In this fascinating article by Elizabeth Svoboda on Greater Good Magazine's website, she takes a brisk look at the reasons why it is so hard for us to change people's minds. Deeply held beliefs are not easily set aside; the brain is a stay-at-home kind of organ. Pre-existing beliefs took a long time to stabilize and grow, and they keep us anchored in the world. We are tribal people, and we worry about the dire effects from disloyalty to our peers. Finally, inertia can overtake those who want to update their beliefs.
What to do? "Productive exchange is more likely when there's a mutal foundation of respect and friendship," so sharing first about personal issues helps. Ask open-ended questions. Svoboda observes: "The less you try to force a particular set of views on someone, the freer they'll feel to reflect honestly what they think — and maybe even revise their thinking down the line."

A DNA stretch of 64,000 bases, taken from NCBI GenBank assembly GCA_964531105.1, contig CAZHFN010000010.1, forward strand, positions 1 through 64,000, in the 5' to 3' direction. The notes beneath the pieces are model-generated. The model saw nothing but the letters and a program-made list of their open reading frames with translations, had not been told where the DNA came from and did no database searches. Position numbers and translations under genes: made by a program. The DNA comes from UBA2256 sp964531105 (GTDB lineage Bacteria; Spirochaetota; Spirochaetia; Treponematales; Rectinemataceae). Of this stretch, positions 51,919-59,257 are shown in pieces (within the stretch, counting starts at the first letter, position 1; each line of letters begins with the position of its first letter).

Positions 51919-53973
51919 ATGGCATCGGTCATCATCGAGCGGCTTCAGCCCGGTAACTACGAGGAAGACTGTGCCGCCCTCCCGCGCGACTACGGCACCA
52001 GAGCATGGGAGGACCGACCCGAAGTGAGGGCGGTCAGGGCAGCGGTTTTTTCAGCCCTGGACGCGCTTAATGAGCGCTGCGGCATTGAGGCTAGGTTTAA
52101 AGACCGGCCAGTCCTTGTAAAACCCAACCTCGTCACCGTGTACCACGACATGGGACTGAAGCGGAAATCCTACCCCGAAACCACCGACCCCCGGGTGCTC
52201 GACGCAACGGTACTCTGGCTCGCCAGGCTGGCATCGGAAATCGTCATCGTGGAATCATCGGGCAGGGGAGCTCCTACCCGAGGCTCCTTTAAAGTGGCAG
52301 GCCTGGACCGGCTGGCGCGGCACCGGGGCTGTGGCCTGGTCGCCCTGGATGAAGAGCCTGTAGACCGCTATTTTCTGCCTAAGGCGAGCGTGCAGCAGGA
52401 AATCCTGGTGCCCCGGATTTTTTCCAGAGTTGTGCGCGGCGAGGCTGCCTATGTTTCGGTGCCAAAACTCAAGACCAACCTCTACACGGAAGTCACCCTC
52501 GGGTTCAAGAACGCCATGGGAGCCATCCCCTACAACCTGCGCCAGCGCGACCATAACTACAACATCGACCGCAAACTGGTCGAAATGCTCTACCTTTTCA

To sum up, whether discussing political, personal, or spiritual matters, go slow and proceed with caution while talking about deeply cherished beliefs. Watch out for falling rocks. And remember, you never know what lies around the next bend.